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In all, Cocteau Twins had fifteen unique singles and extended plays to accompany their eight proper studio albums. Nine of these releases are included on the first two discs of Lullabies to Violaine. The remaining seven (which would be nine, had the two versions of Tishbite and Violaine not been re-sequenced as single EPs with song overlap accounted for) make up the final two discs of the compilation.

Disc three (or disc one of Volume 2) begins with the three songs from Evangeline. By 1993, Cocteau Twins were firmly established in their sound – a band who was a genre unto themselves. This group, so unique yet recognisable, was the type of band who never opened a sentence where the phrase was spoken, “they sound like,” but would often rightly conclude it.

Evageline closes with “Summer-Blink,” which then takes us 180 degrees into the Snow EP, which contains the only two holiday songs the group ever recorded: “Winter Wonderland” and “Frosty the Snowman.” Here’s the thing though…these aren’t technically holiday songs. The former is a little love song set against a snowy backdrop while the latter is a bit of winter fantasy. These are songs which have been co-opted by the holiday season. Neither one mentions Christmas or any other December holiday, nor even the month of December itself. “Jingle Bells” and “Sleigh Ride” have suffered the same fate as “Winter Wonderland” and “Frosty the Snowman.”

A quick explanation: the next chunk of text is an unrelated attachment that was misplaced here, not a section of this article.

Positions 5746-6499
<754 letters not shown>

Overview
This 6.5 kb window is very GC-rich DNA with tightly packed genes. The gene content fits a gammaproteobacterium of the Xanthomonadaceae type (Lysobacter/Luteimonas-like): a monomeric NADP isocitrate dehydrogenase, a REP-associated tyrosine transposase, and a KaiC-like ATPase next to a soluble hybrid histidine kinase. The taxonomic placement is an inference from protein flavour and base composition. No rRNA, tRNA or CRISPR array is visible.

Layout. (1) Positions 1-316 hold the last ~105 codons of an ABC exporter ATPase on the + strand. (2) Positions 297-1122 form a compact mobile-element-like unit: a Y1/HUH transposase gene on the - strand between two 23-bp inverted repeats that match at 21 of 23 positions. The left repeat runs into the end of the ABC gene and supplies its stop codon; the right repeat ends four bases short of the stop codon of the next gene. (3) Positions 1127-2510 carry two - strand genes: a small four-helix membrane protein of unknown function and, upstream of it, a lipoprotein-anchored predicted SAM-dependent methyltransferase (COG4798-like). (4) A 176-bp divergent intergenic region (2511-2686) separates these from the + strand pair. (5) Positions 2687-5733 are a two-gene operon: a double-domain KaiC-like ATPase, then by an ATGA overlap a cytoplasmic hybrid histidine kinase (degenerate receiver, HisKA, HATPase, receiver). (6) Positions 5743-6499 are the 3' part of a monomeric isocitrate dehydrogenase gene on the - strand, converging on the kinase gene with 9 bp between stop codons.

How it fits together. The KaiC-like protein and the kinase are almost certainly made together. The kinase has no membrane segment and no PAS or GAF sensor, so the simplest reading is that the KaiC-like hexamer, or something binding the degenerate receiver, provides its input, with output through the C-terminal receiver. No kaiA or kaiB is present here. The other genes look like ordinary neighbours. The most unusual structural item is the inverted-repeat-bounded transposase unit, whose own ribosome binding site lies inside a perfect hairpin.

So, while it is accurate to say that Cocteau Twins never recorded any holiday music, if I am to listen to any music associated with a certain overblown December holiday, I much prefer that it features the voice of Elizabeth Fraser and the instrumentation of Robin Guthrie and Simon Raymonde. As an added bonus, outside of This Mortal Coil’s cover of “Song to the Siren,” these two songs are a rare opportunity to hear Fraser singing intelligible lyrics.

The period of 1993 through 1996 only contained two Cocteau Twins albums: Four Calendar Café and Milk and Kisses. There was at least one single or EP for every year of that time period. And then it was all over...Lullabies to Violaine, Garlands to Milk and Kisses.

On Cocteau Twins’ website is a much more befitting epilogue than I could ever write. Would I personally want them to get back together so I could have a chance to see a performance that I didn’t have in my youth? I honestly don’t know – reunions are a huge gamble and I know it wouldn’t be the same. You can’t go home again, lightning never strikes twice and so on and so forth…

Nearly every song sounds strangely out of time and timeless and perhaps it’s fitting that I am out of time myself in experiencing them. I was too young to be there with any real awareness when they first came out, but how I would have liked to be.

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Seth Warren

May 2017

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